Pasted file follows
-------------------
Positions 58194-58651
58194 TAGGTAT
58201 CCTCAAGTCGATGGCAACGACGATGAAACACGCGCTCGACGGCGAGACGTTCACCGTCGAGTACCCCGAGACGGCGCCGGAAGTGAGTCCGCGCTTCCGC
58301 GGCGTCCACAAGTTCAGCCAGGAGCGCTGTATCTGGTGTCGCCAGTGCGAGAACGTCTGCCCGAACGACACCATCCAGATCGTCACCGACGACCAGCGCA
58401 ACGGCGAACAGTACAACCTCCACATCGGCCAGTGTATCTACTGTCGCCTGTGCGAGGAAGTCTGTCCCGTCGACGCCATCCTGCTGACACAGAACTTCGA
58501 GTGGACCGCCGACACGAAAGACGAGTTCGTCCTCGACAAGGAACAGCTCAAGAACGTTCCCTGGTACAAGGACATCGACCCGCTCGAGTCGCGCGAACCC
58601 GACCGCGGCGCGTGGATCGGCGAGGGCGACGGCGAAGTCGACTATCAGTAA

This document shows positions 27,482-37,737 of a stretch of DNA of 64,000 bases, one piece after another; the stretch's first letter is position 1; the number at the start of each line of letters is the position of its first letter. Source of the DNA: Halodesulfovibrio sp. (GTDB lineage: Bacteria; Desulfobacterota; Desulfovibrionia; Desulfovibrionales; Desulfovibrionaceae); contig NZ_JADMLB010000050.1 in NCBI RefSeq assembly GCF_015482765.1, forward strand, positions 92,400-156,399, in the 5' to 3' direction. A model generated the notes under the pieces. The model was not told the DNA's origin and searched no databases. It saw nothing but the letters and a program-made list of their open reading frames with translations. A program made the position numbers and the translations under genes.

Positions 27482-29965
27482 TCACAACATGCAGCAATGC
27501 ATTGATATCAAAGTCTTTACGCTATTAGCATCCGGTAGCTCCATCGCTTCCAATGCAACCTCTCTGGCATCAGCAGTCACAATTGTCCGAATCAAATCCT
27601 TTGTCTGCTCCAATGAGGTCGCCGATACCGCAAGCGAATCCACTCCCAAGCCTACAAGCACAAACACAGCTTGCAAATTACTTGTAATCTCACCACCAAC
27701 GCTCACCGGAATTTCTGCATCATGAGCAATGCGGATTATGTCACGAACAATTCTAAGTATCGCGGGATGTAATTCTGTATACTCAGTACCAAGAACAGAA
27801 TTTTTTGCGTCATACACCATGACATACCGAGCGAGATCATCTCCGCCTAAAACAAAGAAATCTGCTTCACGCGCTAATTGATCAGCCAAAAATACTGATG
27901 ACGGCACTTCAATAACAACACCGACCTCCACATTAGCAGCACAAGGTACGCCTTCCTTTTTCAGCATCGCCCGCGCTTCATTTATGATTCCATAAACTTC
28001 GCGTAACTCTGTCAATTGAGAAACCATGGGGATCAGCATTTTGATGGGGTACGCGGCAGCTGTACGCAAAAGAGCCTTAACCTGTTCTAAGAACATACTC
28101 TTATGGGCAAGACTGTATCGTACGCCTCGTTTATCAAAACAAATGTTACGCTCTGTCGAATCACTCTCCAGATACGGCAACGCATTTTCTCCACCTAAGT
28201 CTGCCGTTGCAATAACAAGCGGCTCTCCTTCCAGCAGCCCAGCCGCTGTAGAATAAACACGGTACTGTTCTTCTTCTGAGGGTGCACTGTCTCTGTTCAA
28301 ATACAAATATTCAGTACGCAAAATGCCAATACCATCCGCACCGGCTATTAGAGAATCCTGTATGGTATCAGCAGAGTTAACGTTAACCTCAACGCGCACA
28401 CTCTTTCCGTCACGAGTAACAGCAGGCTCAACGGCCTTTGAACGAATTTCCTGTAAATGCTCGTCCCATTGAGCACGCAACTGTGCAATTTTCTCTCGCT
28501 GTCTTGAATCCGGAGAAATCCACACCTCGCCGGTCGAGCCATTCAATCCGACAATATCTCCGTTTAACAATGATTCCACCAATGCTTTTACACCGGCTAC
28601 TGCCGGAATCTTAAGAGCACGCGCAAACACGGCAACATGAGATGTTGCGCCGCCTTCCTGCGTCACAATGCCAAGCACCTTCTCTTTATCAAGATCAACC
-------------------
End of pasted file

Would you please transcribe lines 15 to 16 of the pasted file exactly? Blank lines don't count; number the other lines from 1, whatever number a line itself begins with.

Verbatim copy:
27901 ACGGCACTTCAATAACAACACCGACCTCCACATTAGCAGCACAAGGTACGCCTTCCTTTTTCAGCATCGCCCGCGCTTCATTTATGATTCCATAAACTTC
28001 GCGTAACTCTGTCAATTGAGAAACCATGGGGATCAGCATTTTGATGGGGTACGCGGCAGCTGTACGCAAAAGAGCCTTAACCTGTTCTAAGAACATACTC